broken up into user and foo.

       Patterns  are  applied  in the order as specified in the table, until a
       pattern is found that matches the search string.

       Results are the same as with indexed file lookups, with the  additional
       feature  that parenthesized substrings from the pattern can be interpo-
       lated as $1, $2 and so on.

       The table format does not understand quoting conventions.

       The following main.cf parameters are especially relevant to this topic.
       See the Postfix main.cf file for syntax details and for default values.
       Use the postfix reload command after a configuration change.

              List of virtual aliasing tables.

              List of virtual alias domains. This uses the same syntax as  the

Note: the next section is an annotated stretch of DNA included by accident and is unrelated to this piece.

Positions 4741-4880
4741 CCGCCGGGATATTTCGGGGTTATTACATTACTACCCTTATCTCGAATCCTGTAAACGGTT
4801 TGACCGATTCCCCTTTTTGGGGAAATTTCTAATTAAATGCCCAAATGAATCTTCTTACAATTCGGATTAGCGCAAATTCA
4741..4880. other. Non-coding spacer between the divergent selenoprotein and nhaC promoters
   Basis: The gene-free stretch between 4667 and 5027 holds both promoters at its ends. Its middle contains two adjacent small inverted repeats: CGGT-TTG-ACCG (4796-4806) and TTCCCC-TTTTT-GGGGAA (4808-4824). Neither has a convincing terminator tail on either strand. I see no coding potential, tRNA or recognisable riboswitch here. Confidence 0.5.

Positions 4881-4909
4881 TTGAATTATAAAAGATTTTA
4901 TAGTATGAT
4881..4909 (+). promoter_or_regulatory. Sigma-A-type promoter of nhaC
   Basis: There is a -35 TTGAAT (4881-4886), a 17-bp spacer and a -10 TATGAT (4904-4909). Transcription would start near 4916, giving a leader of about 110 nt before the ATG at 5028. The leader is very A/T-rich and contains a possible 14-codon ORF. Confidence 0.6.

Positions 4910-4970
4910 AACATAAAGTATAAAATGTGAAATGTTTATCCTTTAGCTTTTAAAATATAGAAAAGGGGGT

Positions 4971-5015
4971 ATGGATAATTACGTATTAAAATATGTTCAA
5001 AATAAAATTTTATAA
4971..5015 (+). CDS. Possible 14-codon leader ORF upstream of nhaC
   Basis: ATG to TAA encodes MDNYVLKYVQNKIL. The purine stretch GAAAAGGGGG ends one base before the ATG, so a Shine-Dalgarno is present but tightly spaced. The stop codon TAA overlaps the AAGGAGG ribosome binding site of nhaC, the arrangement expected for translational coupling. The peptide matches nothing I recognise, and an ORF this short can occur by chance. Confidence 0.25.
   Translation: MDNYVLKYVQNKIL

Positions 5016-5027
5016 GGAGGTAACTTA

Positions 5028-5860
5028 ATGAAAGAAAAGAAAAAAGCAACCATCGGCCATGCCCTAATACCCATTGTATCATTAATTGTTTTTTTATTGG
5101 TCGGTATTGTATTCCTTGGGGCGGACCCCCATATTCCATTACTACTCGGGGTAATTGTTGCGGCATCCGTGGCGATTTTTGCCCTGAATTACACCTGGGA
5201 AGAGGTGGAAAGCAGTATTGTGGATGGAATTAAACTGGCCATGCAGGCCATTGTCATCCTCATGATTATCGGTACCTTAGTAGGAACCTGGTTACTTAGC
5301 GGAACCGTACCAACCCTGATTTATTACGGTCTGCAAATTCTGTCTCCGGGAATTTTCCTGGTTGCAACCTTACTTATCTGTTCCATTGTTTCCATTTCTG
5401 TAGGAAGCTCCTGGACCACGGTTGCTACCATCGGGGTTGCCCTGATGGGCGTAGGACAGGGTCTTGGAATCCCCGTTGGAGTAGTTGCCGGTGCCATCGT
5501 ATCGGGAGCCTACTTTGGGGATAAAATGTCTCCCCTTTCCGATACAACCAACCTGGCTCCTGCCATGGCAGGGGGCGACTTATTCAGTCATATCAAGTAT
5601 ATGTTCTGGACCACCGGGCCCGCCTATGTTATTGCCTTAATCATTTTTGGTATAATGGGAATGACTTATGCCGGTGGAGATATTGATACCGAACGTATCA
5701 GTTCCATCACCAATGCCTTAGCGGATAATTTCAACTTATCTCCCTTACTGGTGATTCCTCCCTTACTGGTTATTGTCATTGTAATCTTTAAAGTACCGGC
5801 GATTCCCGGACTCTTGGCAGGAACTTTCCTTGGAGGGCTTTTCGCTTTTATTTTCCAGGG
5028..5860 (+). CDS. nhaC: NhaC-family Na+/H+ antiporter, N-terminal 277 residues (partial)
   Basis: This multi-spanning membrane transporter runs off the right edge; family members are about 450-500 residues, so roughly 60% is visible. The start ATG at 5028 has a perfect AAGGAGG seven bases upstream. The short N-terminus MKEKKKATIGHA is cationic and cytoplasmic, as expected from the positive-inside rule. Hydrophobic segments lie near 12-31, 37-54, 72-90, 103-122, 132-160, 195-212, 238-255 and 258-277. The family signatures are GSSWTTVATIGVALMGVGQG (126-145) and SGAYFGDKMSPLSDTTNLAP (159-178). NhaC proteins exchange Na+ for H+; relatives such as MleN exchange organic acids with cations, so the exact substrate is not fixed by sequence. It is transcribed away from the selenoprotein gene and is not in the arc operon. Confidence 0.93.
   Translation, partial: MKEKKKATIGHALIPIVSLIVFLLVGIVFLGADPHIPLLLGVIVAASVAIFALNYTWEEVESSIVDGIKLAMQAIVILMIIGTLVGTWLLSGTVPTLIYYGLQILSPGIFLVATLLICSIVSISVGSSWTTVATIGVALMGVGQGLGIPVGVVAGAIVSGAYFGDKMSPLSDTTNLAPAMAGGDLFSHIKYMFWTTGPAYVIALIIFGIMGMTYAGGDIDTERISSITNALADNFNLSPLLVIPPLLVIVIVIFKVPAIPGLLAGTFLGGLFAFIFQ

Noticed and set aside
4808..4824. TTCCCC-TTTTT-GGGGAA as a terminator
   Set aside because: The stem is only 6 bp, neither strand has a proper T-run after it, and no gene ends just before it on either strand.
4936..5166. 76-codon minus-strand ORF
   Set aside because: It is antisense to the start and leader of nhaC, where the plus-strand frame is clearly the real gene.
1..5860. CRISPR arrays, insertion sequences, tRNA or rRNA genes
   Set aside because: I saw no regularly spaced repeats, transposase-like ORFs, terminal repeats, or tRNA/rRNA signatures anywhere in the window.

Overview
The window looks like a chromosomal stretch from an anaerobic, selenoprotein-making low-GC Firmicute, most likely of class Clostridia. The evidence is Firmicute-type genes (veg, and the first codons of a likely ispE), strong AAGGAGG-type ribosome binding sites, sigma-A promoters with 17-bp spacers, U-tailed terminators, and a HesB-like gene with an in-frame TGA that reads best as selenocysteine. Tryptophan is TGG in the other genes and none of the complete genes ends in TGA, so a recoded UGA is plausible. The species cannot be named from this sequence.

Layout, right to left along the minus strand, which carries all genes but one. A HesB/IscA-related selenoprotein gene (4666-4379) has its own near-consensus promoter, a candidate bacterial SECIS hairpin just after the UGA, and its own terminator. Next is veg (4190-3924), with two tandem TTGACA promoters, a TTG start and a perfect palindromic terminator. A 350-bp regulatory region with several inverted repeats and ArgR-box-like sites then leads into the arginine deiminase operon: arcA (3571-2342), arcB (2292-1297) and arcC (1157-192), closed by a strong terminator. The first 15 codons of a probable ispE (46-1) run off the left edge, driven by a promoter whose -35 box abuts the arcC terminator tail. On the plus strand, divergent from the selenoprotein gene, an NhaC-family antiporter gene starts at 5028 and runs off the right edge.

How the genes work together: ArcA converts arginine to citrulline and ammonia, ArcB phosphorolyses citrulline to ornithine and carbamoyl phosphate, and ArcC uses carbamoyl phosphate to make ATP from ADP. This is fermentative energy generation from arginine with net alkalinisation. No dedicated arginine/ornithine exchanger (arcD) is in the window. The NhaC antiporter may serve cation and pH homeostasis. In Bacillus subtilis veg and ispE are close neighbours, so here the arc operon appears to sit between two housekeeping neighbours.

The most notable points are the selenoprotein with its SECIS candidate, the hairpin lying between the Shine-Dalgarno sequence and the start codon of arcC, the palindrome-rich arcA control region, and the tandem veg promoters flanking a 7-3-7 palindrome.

mydestination parameter.

       Other parameters of interest:

              The  network  interface addresses that this system receives mail
              on.  You need to stop and  start  Postfix  when  this  parameter

              List of domains that this mail system considers local.

              The  domain that is appended to any address that does not have a

              Give special treatment to owner-xxx and xxx-request addresses.

       cleanup(8) canonicalize and enqueue mail
       postmap(1) create mapping table
       regexp_table(5) POSIX regular expression table format
       pcre_table(5) Perl Compatible Regular Expression table format

       The Secure Mailer license must be distributed with this software.

       Wietse Venema
       IBM T.J. Watson Research
       P.O. Box 704
       Yorktown Heights, NY 10598, USA